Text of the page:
close to all sources on the mosque in Ayōdhyā said to stand on the site of a destroyed temple in Rāmkōṭ, speak of it as being the Janmasthāna and/or Sītā-kī-Rasoi mentioned either simultaneously or synonymously. It is this site located in the western side of the Rāmkōṭ area upon which stood the disputed structure known in recent times as ‘Bābûrī Masjid’.
Much popular fiction around Rammohun Roy’s personality was invented by those for whom it was useful to portray him as a religious eclectic and a rebel.
In spite of the destruction and disruptions over the ages and the long passage of time, the whereabouts and description of the place of birth of Rāma in Ayōdhyā has been undeviatingly constant in numerous textual sources and subsequent recensions over almost a millennium.
Babarao was of the conviction that successfully achieving the political aims of the Indian people needed hard-headed realism, on the lines of the principle of ‘shatham prati shathyam’ (wily in requital; tit for tat).
If assessed in terms of the competing objectives, the Battle of Haldighati can indeed be regarded as a Mewari triumph, because the Rana had successfully defended his territory, and the Mughal invasion had been a miserable failure.
Raja Rammohun Roy with his gigantic intellectual and scholastic prowess, cogent representation of Indian religious, cultural and economic interests prevented the misapprehension and misconstruction of its cultural practices (including polytheism, idolatry, Hindu traditions and even ‘satī’) from being used against Indians. None among the Indians in that period possessed the brilliant faculties of Roy to hold rational and logical discourse in the European public sphere.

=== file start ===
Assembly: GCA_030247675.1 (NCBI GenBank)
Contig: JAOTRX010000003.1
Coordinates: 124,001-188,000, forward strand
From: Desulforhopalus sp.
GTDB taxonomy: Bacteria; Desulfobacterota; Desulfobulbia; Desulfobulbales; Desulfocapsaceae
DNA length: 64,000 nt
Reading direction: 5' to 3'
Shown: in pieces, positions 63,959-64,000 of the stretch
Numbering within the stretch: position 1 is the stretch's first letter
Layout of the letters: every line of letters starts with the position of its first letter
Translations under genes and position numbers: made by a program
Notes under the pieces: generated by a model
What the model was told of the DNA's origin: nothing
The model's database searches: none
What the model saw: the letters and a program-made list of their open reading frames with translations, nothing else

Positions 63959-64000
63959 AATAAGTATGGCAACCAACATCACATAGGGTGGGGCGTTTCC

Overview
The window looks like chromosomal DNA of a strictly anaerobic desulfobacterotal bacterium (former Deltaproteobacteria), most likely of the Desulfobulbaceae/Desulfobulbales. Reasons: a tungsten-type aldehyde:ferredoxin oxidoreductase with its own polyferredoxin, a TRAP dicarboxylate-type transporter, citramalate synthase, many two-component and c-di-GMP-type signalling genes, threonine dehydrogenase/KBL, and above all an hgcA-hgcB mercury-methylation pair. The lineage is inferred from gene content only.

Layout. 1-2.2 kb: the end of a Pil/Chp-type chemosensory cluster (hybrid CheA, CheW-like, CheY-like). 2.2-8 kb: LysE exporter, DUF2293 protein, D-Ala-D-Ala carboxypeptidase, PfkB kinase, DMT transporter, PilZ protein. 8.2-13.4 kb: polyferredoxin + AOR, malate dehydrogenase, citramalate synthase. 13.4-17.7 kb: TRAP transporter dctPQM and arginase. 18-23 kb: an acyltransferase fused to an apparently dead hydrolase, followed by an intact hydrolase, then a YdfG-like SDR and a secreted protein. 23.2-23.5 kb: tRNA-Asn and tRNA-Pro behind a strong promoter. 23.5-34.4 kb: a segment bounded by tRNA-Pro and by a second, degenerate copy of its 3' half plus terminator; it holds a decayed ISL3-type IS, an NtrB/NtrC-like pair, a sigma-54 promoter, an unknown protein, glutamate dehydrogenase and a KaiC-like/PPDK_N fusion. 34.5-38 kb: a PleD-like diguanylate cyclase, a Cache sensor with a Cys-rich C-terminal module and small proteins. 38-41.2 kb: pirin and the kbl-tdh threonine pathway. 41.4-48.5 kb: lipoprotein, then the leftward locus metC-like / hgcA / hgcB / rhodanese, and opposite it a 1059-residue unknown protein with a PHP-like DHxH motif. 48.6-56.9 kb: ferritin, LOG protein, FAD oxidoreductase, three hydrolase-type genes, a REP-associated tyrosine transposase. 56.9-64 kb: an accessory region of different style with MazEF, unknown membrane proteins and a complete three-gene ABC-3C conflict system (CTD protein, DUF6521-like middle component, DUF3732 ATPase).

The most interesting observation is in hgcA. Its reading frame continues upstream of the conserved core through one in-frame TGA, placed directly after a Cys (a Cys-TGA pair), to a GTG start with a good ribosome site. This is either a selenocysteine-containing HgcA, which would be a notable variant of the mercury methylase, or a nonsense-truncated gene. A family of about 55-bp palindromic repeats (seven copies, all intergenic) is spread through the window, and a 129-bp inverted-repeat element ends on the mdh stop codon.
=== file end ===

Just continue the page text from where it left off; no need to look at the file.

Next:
“It was, I trow, a joyous sight to see
Their noble Baee her seat of judgement fill.”
(‘Ahalya Baee’, by Mrs. Joanna Baillie)
Emerging out of the dust and scrimmage, Man Singh noticed a looming spectre appear before him, and suddenly the towering figure of the Rana astride his trusty steed, Chetak, was upon him…
Bedekar advocated genuine history writing based on original sources and evidences without propagandistic motives. He said: “Nothing should be written or said by a history researcher without proper documentary evidence”. His oeuvre is an invaluable contribution in emotive history-writing to awaken a people apart from being definitive reference material for corrective re-writing of our history, available to us through his books and speeches which must be translated into English and other languages and mainstreamed.
Anything recorded in Hindu texts already existed in one or more forms of the perceivable vehicles of culture. In other words, these manifestations predate the written word rather than follow from it. It is consequently problematic to assign a definite terminus a quo to any belief or practice or the reverence of their physical markers. Yet there are ample literary references through which we may ascertain at least the earliest point in antiquity of the tradition of Rāma and the association with Ayōdhyā.
The inhuman conditions, the excruciating daily grind, the soul-destroying sadism of its keepers was devised calculatedly to snuff out the will to live in the prisoners, leave alone continue a political struggle.
The Battle of Haldighati can be seen as the precursor to the use of guerrilla tactics which was perfected into a most potent and efficacious form of warfare in later centuries by Maharaj Shivaji of the Marathas and his own descendent, Maharana Raj Singh I, against Aurangzeb.